With the rise of Ad Blockers, and Facebook - our traditional revenue sources via quality network advertising continues to decline. And unlike so many other news sites, we don't have a paywall - with those annoying usernames and passwords.

Our news coverage takes time and effort to publish 365 days a year.

If you find our news sites informative and useful then please consider becoming a regular supporter or for now make a one off contribution.

SpaceDaily Contributor
$5 Billed Once


credit card or paypal
SpaceDaily Monthly Supporter
$5 Billed Monthly


paypal only

.


Related Links
Gemini Observatory
Stellar Chemistry, The Universe And All Within It






Comment on this article via your Facebook, Yahoo, AOL, Hotmail login.

Share this article via these popular social media networks
del.icio.usdel.icio.us DiggDigg RedditReddit GoogleGoogle

Previous Report
STELLAR CHEMISTRY
Who stole all the stars
Melbourne, Australia (SPX) Oct 14, 2016
Investigating the millions of missing stars from the centres - or cores - of two big galaxies, astronomers at Swinburne University of Technology say they may have solved this cosmic whodunit, and the main culprits are not the usual suspects. While the scientists confirm that one of the depleted cores is the largest ever detected, they report that it may not have formed in the manner previo ... read more


STELLAR CHEMISTRY
Russia to Allocate $1.5Bln to Federal Space Program in 2017 - Draft Budget Plan

US, Russian, Japanese astronauts return from ISS

New lettuce crop begins growing aboard ISS

Reaching for the stars: Latin America's emerging space powers

STELLAR CHEMISTRY
SpaceX zeroes in on helium containers for rocket explosion

SpaceX Aims to Resume Falcon 9 Flights in 2016, Blames Helium Tank for Explosion

Proven engine packs big, in-space punch for Space Launch System

Boosting Europe's all-electric satellites

STELLAR CHEMISTRY
Detailed images of Schiaparelli and its descent hardware on Mars

Cursed not, Difficult yes

Did it crash or land? Search on for Europe's Mars craft

Rover Conducting Science Investigations at 'Spirit Mount'

STELLAR CHEMISTRY
US, China hold second meeting on advancing space cooperation

China to enhance space capabilities with launch of Shenzhou-11

Ambitious space satellite projects set for liftoff

China's permanent station plans ride on mission

STELLAR CHEMISTRY
Airbus DS contracts with Intelsat General for European Defence Communications

Final exams prepare Thomas Pesquet for launch

Airbus DS in partnership with Orbital ATK to build EUTELSAT 5 West B

Third party satellite launch order bookings for Isro stands at $42 million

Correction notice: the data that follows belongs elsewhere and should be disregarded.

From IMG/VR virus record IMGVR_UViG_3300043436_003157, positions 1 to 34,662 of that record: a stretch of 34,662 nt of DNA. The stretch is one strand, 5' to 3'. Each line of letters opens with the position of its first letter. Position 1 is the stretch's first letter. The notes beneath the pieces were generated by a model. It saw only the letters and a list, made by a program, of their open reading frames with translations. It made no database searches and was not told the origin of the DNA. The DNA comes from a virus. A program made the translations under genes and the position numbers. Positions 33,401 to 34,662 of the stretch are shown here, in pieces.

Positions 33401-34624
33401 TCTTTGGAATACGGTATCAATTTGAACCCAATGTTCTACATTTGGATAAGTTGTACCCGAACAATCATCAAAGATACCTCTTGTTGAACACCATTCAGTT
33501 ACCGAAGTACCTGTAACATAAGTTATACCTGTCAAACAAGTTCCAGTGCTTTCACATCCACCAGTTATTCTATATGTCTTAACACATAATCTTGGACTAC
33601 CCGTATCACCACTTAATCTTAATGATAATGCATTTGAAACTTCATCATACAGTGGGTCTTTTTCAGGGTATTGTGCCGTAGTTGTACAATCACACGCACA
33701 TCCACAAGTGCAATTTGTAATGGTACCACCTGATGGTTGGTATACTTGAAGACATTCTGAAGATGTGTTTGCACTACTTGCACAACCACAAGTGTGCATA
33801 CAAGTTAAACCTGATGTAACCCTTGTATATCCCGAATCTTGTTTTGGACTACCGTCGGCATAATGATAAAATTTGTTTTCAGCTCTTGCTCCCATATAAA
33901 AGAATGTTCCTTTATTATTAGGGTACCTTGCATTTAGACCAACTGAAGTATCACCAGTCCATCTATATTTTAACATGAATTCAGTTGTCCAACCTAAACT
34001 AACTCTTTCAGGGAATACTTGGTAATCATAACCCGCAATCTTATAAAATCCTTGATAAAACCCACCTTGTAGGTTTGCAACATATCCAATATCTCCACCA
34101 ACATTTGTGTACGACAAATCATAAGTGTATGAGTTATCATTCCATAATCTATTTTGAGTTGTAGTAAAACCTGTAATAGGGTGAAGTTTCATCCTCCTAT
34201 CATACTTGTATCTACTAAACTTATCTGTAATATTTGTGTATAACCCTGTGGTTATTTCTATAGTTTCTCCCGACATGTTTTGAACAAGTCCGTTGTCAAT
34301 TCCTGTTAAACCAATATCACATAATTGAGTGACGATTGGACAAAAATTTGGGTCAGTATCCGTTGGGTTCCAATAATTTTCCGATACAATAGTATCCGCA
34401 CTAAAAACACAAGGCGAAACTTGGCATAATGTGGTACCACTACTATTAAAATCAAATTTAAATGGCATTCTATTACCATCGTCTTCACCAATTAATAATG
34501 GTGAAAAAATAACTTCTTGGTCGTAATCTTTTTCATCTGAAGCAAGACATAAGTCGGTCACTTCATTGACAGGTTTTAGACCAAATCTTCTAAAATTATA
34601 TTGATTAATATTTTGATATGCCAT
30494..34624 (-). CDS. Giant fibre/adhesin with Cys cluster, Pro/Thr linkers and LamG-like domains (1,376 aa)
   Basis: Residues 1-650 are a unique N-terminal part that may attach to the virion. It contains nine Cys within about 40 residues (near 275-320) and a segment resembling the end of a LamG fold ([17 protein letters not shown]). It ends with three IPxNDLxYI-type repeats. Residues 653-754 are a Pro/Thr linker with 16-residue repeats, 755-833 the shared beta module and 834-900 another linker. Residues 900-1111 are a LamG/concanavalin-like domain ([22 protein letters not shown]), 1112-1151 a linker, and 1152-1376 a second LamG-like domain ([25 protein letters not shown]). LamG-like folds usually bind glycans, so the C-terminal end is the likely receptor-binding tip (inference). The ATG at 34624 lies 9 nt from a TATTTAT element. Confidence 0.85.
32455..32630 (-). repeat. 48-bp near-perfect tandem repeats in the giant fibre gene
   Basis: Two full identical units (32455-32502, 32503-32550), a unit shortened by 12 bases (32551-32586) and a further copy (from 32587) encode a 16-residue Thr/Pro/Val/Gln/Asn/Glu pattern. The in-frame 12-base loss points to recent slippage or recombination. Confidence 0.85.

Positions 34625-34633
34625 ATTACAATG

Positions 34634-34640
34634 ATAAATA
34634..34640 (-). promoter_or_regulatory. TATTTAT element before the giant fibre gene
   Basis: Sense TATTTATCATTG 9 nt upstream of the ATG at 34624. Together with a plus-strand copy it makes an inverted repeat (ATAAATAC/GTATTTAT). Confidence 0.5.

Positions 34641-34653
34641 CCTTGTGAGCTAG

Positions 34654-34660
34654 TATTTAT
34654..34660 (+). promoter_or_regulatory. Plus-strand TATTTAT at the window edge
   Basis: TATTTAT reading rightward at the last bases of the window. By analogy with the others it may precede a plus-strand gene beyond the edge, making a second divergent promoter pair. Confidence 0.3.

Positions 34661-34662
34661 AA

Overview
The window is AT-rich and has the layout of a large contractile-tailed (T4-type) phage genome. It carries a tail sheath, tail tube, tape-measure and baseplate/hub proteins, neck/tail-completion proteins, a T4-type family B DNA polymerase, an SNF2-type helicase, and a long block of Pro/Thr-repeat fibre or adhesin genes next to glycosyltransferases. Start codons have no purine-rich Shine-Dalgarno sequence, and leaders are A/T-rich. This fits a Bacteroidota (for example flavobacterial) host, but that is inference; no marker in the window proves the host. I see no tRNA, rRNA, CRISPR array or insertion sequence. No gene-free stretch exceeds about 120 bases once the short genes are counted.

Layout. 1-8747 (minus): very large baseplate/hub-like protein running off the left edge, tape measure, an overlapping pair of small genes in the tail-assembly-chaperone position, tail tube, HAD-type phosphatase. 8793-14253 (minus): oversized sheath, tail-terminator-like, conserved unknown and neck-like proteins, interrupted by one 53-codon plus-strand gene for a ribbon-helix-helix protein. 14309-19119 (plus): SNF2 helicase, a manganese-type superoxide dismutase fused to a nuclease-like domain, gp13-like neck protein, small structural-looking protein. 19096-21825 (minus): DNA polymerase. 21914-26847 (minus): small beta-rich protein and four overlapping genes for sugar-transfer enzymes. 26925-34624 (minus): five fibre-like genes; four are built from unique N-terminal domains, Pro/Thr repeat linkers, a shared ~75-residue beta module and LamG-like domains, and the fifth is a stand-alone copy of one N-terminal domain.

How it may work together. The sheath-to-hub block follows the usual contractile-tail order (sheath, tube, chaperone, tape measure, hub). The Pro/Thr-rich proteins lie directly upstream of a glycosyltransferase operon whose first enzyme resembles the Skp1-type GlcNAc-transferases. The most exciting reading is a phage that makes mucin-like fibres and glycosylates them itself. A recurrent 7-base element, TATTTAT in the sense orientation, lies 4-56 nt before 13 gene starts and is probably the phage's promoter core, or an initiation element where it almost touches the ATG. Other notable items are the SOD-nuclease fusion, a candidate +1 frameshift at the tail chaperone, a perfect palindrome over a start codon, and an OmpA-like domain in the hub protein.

STELLAR CHEMISTRY
You can now print your own 3D model of the universe

Spacecraft operation for the next generation

Terma radar for Royal Malaysian Navy

Space-based droplet dynamics lessons

STELLAR CHEMISTRY
Preferentially Earth-sized Planets with Lots of Water

Potential new hunting ground for exoplanets discovered

Cloudy Nights, Sunny Days on Distant Hot Jupiters

Discovery of binary-binary calls solar system formation into question

STELLAR CHEMISTRY
Last Bits of 2015 Pluto Flyby Data Received on Earth

Uranus may have two undiscovered moons

Possible Clouds on Pluto, Next Target is Reddish

Curious tilt of the Sun traced to undiscovered planet




Memory Foam Mattress Review
Newsletters :: SpaceDaily :: SpaceWar :: TerraDaily :: Energy Daily
XML Feeds :: Space News :: Earth News :: War News :: Solar Energy News






The content herein, unless otherwise known to be public domain, are Copyright 1995-2017 - Space Media Network. All websites are published in Australia and are solely subject to Australian law and governed by Fair Use principals for news reporting and research purposes. AFP, UPI and IANS news wire stories are copyright Agence France-Presse, United Press International and Indo-Asia News Service. ESA news reports are copyright European Space Agency. All NASA sourced material is public domain. Additional copyrights may apply in whole or part to other bona fide parties. All articles labeled "by Staff Writers" include reports supplied to Space Media Network by industry news wires, PR agencies, corporate press officers and the like. Such articles are individually curated and edited by Space Media Network staff on the basis of the report's information value to our industry and professional readership. Advertising does not imply endorsement, agreement or approval of any opinions, statements or information provided by Space Media Network on any Web page published or hosted by Space Media Network. Privacy Statement